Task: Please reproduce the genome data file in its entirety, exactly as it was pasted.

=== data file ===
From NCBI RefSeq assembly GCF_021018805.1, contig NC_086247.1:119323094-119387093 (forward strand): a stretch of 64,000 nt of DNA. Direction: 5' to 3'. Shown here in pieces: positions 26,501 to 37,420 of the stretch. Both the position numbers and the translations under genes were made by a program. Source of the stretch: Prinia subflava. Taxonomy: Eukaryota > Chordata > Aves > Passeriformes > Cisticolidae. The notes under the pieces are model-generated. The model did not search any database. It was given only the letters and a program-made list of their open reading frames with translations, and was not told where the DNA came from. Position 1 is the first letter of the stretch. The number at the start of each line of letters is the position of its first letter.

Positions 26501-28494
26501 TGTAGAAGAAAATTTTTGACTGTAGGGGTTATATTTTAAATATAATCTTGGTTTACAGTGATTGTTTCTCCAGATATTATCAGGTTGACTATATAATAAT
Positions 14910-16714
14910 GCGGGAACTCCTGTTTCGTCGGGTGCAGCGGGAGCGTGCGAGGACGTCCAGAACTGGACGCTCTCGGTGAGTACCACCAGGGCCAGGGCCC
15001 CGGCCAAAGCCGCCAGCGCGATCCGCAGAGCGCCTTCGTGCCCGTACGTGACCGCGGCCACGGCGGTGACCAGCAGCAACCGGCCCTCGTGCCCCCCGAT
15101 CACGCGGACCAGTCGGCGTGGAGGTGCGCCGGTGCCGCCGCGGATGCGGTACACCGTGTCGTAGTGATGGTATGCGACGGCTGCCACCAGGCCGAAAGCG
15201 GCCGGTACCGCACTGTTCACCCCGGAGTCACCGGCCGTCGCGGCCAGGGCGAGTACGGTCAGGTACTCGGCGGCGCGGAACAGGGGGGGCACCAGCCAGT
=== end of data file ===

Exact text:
From NCBI RefSeq assembly GCF_021018805.1, contig NC_086247.1:119323094-119387093 (forward strand): a stretch of 64,000 nt of DNA. Direction: 5' to 3'. Shown here in pieces: positions 26,501 to 37,420 of the stretch. Both the position numbers and the translations under genes were made by a program. Source of the stretch: Prinia subflava. Taxonomy: Eukaryota > Chordata > Aves > Passeriformes > Cisticolidae. The notes under the pieces are model-generated. The model did not search any database. It was given only the letters and a program-made list of their open reading frames with translations, and was not told where the DNA came from. Position 1 is the first letter of the stretch. The number at the start of each line of letters is the position of its first letter.

Positions 26501-28494
26501 TGTAGAAGAAAATTTTTGACTGTAGGGGTTATATTTTAAATATAATCTTGGTTTACAGTGATTGTTTCTCCAGATATTATCAGGTTGACTATATAATAAT
Positions 14910-16714
14910 GCGGGAACTCCTGTTTCGTCGGGTGCAGCGGGAGCGTGCGAGGACGTCCAGAACTGGACGCTCTCGGTGAGTACCACCAGGGCCAGGGCCC
15001 CGGCCAAAGCCGCCAGCGCGATCCGCAGAGCGCCTTCGTGCCCGTACGTGACCGCGGCCACGGCGGTGACCAGCAGCAACCGGCCCTCGTGCCCCCCGAT
15101 CACGCGGACCAGTCGGCGTGGAGGTGCGCCGGTGCCGCCGCGGATGCGGTACACCGTGTCGTAGTGATGGTATGCGACGGCTGCCACCAGGCCGAAAGCG
15201 GCCGGTACCGCACTGTTCACCCCGGAGTCACCGGCCGTCGCGGCCAGGGCGAGTACGGTCAGGTACTCGGCGGCGCGGAACAGGGGGGGCACCAGCCAGT